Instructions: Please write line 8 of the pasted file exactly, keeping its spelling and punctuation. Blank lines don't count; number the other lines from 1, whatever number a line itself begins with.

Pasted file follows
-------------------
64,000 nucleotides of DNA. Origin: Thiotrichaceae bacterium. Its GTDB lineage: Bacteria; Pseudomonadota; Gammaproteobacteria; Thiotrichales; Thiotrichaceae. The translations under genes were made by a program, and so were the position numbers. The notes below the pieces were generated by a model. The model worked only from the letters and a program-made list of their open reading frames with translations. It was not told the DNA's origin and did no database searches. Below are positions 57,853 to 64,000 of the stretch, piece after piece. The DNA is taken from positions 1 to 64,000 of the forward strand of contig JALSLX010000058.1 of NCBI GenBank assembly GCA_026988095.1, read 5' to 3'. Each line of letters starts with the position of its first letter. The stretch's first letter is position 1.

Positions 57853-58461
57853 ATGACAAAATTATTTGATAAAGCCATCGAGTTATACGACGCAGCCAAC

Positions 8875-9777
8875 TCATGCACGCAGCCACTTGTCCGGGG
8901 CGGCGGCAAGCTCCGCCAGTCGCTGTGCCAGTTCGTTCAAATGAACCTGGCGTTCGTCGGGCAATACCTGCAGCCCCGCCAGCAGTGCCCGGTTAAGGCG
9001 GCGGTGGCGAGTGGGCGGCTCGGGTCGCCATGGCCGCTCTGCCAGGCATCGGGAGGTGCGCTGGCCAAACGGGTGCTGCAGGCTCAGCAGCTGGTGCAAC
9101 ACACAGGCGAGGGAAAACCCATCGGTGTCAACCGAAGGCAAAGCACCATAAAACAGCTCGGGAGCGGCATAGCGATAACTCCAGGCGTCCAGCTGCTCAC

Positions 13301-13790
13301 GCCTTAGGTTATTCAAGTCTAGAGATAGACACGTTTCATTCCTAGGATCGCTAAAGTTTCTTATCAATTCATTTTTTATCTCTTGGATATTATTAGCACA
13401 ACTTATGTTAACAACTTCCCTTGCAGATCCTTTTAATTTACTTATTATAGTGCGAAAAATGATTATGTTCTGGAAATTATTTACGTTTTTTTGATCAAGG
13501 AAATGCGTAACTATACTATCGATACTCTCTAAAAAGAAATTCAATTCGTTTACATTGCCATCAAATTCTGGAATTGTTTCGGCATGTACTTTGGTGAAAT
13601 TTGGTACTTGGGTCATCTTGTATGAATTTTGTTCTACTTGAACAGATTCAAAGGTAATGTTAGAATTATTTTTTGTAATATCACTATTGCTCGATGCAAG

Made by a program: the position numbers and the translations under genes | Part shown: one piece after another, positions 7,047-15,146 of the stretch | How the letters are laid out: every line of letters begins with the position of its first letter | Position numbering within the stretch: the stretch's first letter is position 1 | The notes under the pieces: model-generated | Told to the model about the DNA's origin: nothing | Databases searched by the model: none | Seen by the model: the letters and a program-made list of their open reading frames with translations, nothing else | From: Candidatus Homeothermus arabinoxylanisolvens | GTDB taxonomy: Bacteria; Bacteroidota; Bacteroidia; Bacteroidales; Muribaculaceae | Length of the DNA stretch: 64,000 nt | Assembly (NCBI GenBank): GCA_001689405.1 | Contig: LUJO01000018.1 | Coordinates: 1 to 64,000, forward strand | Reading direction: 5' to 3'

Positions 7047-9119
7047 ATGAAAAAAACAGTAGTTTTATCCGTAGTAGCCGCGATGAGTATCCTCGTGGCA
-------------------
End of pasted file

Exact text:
9101 ACACAGGCGAGGGAAAACCCATCGGTGTCAACCGAAGGCAAAGCACCATAAAACAGCTCGGGAGCGGCATAGCGATAACTCCAGGCGTCCAGCTGCTCAC